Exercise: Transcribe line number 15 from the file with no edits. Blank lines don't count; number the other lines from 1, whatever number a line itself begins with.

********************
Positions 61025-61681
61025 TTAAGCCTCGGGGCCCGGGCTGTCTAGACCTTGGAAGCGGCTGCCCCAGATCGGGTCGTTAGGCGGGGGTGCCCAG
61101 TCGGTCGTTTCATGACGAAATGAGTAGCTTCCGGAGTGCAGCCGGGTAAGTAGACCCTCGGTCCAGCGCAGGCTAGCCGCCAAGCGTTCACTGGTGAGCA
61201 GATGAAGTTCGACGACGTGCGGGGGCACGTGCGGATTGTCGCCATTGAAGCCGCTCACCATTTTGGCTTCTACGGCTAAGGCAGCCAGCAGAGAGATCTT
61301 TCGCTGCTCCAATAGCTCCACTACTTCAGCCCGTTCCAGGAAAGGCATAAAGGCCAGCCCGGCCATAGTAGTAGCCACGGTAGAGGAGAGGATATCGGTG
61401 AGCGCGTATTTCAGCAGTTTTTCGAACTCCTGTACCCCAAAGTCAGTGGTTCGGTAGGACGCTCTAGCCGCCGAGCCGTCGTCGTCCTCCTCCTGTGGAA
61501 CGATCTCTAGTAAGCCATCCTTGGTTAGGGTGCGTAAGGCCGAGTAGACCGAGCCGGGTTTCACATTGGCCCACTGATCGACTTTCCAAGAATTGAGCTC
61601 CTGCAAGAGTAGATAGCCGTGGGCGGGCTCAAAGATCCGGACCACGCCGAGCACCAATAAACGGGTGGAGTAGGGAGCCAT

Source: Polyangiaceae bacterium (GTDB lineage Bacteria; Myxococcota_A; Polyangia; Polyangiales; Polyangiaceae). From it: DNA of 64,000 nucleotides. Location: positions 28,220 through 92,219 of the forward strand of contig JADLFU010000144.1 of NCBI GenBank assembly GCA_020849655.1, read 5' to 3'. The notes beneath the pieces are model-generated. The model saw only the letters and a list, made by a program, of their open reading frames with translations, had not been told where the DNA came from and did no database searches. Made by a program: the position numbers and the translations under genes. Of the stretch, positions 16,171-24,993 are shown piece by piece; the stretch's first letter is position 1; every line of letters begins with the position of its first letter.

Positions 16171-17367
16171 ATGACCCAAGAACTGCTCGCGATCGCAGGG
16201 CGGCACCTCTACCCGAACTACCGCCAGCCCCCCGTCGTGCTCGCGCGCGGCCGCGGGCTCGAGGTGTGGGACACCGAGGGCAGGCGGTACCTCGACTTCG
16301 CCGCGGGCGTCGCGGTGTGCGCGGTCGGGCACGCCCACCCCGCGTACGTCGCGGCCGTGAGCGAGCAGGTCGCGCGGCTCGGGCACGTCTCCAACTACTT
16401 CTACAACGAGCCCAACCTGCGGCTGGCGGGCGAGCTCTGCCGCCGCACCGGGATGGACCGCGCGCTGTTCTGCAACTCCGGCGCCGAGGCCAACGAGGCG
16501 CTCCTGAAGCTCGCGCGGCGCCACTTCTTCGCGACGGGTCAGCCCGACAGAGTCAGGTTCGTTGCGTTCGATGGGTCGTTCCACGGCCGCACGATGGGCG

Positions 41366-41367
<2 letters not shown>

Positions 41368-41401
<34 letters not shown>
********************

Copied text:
16501 CTCCTGAAGCTCGCGCGGCGCCACTTCTTCGCGACGGGTCAGCCCGACAGAGTCAGGTTCGTTGCGTTCGATGGGTCGTTCCACGGCCGCACGATGGGCG